I will get into repeat cesareans in a minute, but first let’s talk about why I believe the cesarean rates are rising.
The first reason is that it is always easier to blame someone else, than to take an introspective look into your own contributions to a problem. If health care professionals and health authorities analyzed their own contribution to the rising cesarean rate, they would have to also take responsibility for it as well. There are implications to this that even I don’t know the consequences of, but I’m sure that they are well aware and think about them all the time.
But wait, there is an exception to this, meet Richmond Hospital. Their cesarean rate for first time birthers, which was previously one of the highest in the country, is now one of the lowest at only 20.6%! I’m guessing you are wondering how that happened. The change happened when their current head of obstetrics took over, and she says that changing the culture of maternity care was a key factor. You can read more about this story here.
My second reason is the rising induction rates. The rate has risen from 20.4% in 2008/09 to 27.7% in 2019/20. There has also been a trend in the method of induction from using Artificial Rupture of Membranes (ARM/AROM) and Prostaglandin, to going straight to using Oxytocin. Oxytocin is a common thing to use, but is much more aggressive and associated with more risks, one being an increased risk of cesarean section. The risks associated with induction are also often not fully explained to the birther before the procedure is started.
My next reason is increased use of the External Fetal Monitor (EFM) during labour. Using only the EFM to monitor labour has gone up from 22% in 2007/08 to 33% in 2019/20. It has been long established that EFMs don’t actually improve birth outcomes, and they are also associated with higher rates of intervention and cesarean. If you would like to learn more about fetal monitoring you can find more information here.
And lastly, there is not enough support for Vaginal Birth After Cesarean (VBAC), also called Trial of Labour After Cesarean (TOLAC). Elective repeat cesareans currently account for 26.1% of all cesareans in BC. Out of all the people who have had a previous cesarean, 77.4% have been identified as VBAC eligible, but only 30.5% attempted a TOLAC. The success rate for a TOLAC was 69.5%, and with VBAC having less risk associated with it than a repeat cesarean, it seems like a no brainer. But the reasons why a TOLAC is declined more often than attempted is complex.
Just like the high cesarean rate, the low VBAC attempt rate is often blamed on the person who is electing for the repeat cesarean. In general, people tend to trust their doctor when it comes to medical advice. If their doctor is not VBAC supportive, they are highly unlikely to try. Risks of TOLAC are often over exaggerated, while the risks of a repeat cesarean are rarely mentioned. Some care providers initially claim to be TOLAC supportive but then at the last minute, try to use coercion tactics to talk a person into a repeat cesarean. It happens so often, there is even a name for it, it’s called “Bait and Switch”. And some care providers use the outdated VBAC calculator, which is highly prejudiced and racist in nature and always underestimates eligibility and success rates. If someone does manage to find a care provider who is indeed VBAC supportive, they still have to navigate the culture of fear surrounding VBAC. Often partners, family and friends are scared and will attempt to talk the person into choosing the repeat cesarean. If you are interested to learn more about the actual VBAC facts click here.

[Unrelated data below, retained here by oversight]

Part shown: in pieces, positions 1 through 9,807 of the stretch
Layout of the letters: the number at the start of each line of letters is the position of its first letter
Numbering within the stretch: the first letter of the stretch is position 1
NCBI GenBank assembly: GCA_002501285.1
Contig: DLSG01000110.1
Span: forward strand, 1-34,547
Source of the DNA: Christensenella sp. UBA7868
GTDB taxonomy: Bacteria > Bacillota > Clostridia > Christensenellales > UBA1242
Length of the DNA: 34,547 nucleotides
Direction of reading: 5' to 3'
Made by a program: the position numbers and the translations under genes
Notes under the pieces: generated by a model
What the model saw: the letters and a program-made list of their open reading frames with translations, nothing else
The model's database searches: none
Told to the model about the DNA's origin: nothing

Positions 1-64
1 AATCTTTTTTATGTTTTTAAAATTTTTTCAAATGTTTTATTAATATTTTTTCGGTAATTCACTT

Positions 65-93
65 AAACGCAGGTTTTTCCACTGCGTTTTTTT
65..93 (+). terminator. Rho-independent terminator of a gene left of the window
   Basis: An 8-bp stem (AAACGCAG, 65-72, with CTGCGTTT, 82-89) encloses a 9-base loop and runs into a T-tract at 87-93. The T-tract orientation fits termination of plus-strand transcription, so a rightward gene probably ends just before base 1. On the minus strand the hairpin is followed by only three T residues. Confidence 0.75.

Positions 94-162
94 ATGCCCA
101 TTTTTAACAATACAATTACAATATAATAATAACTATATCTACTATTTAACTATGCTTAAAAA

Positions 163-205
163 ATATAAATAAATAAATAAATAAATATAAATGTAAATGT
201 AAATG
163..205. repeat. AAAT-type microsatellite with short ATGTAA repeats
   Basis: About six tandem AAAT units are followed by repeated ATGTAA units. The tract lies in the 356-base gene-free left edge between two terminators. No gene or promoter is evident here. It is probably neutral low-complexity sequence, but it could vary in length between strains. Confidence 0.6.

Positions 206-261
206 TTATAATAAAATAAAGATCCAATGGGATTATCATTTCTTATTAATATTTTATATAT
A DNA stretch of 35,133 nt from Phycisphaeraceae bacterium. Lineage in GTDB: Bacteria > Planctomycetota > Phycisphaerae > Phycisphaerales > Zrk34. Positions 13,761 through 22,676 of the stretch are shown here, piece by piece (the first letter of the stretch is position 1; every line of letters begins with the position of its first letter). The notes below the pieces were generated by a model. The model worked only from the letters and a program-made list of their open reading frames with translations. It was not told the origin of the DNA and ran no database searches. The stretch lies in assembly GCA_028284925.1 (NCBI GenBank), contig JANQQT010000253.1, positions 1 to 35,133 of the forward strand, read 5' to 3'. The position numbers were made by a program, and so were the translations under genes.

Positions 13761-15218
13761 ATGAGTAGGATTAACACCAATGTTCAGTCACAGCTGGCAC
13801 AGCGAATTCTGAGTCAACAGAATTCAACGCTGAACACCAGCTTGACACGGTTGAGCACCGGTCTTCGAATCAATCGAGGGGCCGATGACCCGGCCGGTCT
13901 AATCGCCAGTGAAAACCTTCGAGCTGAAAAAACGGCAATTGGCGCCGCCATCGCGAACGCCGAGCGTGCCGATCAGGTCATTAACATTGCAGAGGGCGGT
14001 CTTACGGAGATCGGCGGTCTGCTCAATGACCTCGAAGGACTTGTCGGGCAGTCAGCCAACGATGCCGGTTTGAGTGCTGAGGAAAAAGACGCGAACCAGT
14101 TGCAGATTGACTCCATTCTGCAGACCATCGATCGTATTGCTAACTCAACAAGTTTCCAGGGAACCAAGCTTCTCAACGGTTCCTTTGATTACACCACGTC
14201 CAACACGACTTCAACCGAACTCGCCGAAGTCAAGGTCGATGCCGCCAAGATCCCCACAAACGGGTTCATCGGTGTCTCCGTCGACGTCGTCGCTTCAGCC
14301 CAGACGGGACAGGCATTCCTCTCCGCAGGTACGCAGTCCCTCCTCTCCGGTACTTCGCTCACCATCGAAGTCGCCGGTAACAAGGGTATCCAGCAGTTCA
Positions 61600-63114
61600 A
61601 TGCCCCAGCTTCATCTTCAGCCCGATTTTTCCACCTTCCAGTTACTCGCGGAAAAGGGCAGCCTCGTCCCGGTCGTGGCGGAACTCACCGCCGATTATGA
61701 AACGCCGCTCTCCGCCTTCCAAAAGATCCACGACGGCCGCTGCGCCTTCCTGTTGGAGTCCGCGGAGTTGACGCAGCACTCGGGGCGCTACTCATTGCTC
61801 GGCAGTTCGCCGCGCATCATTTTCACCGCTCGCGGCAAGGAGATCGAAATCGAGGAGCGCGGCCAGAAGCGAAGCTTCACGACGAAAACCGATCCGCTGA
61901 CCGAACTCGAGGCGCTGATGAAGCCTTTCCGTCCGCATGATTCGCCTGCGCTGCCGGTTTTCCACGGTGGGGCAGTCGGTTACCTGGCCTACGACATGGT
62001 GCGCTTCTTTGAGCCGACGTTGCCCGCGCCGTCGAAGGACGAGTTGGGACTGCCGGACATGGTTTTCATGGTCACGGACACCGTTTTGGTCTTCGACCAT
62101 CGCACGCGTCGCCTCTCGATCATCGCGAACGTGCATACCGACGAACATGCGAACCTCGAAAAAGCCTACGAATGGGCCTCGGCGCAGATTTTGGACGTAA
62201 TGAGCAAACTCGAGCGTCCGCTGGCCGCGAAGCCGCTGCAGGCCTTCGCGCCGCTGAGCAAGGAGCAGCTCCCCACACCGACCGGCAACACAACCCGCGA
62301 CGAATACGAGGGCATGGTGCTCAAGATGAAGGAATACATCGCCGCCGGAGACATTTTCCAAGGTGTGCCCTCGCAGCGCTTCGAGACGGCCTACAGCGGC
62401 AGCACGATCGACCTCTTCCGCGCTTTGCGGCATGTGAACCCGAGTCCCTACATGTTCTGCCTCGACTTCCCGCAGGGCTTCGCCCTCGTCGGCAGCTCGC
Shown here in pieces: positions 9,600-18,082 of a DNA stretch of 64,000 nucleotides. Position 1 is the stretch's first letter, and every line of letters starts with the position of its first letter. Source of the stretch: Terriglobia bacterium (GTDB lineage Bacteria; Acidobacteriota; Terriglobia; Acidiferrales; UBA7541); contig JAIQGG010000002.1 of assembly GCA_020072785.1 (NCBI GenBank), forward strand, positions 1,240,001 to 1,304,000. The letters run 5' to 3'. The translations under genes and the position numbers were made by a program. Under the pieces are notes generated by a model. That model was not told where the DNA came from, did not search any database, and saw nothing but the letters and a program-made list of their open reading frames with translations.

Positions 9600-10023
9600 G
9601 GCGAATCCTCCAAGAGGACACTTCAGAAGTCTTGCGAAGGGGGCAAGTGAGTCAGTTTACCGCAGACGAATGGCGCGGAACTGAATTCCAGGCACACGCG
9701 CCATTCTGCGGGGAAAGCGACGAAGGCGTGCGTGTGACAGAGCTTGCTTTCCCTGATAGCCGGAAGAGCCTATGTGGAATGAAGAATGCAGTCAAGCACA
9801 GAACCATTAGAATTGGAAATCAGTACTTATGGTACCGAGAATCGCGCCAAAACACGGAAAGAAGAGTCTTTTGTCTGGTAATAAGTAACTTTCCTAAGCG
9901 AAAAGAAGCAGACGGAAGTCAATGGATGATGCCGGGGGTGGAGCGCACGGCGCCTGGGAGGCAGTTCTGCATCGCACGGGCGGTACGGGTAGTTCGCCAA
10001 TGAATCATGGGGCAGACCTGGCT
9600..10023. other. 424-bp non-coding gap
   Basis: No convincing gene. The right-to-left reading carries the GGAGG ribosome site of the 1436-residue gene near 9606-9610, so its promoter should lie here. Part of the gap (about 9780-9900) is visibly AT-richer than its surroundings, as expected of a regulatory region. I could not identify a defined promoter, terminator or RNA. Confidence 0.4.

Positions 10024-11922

And here is a bonus reason, given by the current president, and a former president of the Society of Obstetricians and Gynecologists of Canada (SOGC). The reason they give is impatience. Known more commonly in the birthing world as “Failure to Wait”, a play on words of “Failure to Progress,” which is often the reason given for performing a cesarean section.
And there was a study conducted by the SOGC that found large variations in cesarean rates across provinces and hospitals. And the two largest groups affecting the cesarean rate were people who had a previous cesarean and people who had an induced labour.
There is very little evidence to support the common reasons that care providers and health authorities give for rising cesarean rates. There is a rising trend of induction and use of EFM, both of which have been established as being associated with higher cesarean rates. For years now there has been a call to lower cesarean rates by changing hospital culture and approach towards labour management.
These changes aren’t going to happen on their own. Hospitals and care providers are going to continue using the same excuses, news outlets are going to continue to report these excuses, and the general public is going to continue to believe them. We won’t see change until we hold them accountable and demand better.